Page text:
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Digital photo standards getting a push

Manufacturers of cameras and other digital imaging products are supporting new standards that would regulate how digital photos are displayed and printed.

Manufacturers of cameras and other digital imaging products are supporting new standards that would regulate how digital photos are displayed and printed.

Gathered at the Photo Marketing Association trade show in Orlando, Fla., the companies have also been busy introducing a slew of new digital cameras, printers and other imaging gadgets.

The most significant step in standards for digital photos comes from the Optical Storage Technology Association (OSTA) and the International Imaging Industry Association (I3A). The trade groups Sunday announced they are working on a standard to govern how images and video stored on CDs and DVDs would be displayed on devices.

The proposed MultiPhoto/Video (MPV) specification would create a standard format for a directory, table of contents and slide show when viewing photos from a disc, whether on a PC or DVD player.

The OSTA is best known for the MultiPlay standard, which gives a uniform way to organize and display the contents of an audio disc created by a PC's CD burner. The standard helps ensure that discs created on a PC can be played back on CD players and other home-electronics devices.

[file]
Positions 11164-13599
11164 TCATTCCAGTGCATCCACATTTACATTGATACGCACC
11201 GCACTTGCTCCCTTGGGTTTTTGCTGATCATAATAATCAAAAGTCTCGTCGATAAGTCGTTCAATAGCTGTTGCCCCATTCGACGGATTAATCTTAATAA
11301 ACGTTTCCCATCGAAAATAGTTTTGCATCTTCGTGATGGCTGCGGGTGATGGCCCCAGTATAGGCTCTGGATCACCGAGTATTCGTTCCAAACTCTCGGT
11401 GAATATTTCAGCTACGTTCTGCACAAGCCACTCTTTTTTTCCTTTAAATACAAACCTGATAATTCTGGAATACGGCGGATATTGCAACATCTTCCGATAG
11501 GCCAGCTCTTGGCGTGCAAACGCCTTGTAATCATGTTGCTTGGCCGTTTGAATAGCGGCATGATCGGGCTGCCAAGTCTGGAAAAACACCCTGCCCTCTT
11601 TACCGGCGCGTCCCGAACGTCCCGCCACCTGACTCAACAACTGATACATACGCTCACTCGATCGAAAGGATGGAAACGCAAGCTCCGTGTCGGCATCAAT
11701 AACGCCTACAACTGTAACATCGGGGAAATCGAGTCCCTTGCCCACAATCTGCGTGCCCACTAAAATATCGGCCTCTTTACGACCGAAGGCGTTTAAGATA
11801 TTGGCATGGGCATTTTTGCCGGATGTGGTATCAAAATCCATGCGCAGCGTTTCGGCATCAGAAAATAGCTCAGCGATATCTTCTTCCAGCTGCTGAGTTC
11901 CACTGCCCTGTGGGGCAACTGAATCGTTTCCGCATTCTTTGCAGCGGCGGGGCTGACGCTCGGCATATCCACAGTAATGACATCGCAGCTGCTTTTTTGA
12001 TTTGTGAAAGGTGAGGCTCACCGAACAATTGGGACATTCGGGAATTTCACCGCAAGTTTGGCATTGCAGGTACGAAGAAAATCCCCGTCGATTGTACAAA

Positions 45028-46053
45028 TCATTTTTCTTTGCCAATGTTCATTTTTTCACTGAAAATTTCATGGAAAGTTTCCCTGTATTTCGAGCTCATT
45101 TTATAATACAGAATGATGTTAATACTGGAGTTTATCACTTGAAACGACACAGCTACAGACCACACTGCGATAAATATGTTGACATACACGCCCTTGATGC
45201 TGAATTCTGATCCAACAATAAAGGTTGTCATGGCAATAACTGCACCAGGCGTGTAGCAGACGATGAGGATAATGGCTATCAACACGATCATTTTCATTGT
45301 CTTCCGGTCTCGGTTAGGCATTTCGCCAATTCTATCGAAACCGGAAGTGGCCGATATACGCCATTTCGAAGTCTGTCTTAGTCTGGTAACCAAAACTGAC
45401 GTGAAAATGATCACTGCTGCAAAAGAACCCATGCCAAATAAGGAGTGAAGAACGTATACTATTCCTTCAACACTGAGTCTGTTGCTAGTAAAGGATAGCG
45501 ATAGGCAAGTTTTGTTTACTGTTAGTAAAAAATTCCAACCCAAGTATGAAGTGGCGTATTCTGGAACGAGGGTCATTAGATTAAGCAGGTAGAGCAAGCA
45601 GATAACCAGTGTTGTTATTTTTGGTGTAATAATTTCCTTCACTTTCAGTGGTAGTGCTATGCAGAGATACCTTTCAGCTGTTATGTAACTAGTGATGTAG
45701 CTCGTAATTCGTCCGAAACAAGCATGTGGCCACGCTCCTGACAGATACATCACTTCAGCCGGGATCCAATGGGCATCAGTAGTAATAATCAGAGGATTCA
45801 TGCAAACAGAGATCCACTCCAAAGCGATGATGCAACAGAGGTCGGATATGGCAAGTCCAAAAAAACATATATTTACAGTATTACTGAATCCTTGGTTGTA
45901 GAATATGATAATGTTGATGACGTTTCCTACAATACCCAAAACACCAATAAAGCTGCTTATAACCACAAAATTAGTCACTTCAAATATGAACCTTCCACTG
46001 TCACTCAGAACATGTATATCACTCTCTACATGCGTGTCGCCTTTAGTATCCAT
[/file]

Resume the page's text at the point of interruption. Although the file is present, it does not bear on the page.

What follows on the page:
The MPV standard would ensure similar interoperability between PCs and DVD players for showing still images and video, according to the trade groups.

"Without MPV, there is no standard way for software applications on computers or consumer-electronics devices to understand the relationship between the still, video, audio and metadata content once those files are removed from the camera or to edit, organize and play back those files as a group," Felix Nemirovsky, chairman of the OSTA's MultiRead subcommittee, said in a statement.

MPV supporters include Hewlett-Packard, chipmaker LSI Logic and software makers Roxio and Planetweb. The trade groups said they expect to have a basic MPV specification ready by the second quarter of this year.

Also building support is a new version of the EXIF (Exchangeable Image File Format) standard for recording image data.

The original version of EXIF was created several years ago by the Japan Electronics and Information Technologies Industries Association (JEITA) and is widely supported by digital camera makers. EXIF-compatible cameras automatically record data such as exposure settings and the date when an image is created. The data, much of which can be useful in editing photos, can be retrieved when images are viewed in an EXIF-ready browser or other software.

The latest update of the EXIF standard, version 2.2, extends the data recorded to include information a compatible printer can use to automatically adjust its settings. Ideally, camera users could make clearer and more consistent prints without extensive image manipulation.

Companies announcing plans Monday to support EXIF 2.2 in upcoming cameras, printers and software include Eastman Kodak, Canon, Hewlett-Packard and Adobe Systems.